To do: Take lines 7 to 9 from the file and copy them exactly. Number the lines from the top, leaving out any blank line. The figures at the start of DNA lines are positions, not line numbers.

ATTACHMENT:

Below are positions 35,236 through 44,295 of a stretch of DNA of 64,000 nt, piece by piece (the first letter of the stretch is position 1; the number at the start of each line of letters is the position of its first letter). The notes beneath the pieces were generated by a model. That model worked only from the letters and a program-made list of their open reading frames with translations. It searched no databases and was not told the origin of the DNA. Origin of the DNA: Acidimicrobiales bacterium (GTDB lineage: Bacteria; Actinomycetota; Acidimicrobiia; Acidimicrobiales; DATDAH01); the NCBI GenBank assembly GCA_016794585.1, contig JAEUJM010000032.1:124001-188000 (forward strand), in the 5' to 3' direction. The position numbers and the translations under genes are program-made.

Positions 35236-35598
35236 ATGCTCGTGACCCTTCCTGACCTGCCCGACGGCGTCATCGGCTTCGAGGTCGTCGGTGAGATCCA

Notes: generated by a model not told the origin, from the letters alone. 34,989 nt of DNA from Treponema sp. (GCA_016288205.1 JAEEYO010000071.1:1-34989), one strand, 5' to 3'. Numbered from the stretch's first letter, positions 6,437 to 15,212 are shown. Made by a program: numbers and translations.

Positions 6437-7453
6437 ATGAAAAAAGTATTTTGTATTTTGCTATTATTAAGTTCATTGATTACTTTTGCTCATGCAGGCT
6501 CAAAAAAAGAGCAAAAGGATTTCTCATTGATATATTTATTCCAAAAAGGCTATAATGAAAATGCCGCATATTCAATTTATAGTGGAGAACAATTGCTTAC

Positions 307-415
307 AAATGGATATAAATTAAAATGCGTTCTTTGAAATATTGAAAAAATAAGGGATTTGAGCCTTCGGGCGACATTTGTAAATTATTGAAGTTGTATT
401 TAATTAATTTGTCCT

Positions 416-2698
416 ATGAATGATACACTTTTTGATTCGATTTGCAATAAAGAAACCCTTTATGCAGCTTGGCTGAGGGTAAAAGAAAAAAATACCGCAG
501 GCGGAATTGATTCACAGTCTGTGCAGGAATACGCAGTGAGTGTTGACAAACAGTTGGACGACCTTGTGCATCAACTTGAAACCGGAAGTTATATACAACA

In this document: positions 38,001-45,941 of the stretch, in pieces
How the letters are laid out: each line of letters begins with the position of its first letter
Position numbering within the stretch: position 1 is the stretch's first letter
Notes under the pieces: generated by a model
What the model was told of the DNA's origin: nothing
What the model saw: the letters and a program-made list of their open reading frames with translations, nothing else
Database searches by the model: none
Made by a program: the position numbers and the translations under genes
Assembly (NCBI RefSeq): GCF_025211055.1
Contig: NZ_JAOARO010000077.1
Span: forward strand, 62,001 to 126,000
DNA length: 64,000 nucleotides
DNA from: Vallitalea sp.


6501 CAAAAAAAGAGCAAAAGGATTTCTCATTGATATATTTATTCCAAAAAGGCTATAATGAAAATGCCGCATATTCAATTTATAGTGGAGAACAATTGCTTAC

Positions 307-415
307 AAATGGATATAAATTAAAATGCGTTCTTTGAAATATTGAAAAAATAAGGGATTTGAGCCTTCGGGCGACATTTGTAAATTATTGAAGTTGTATT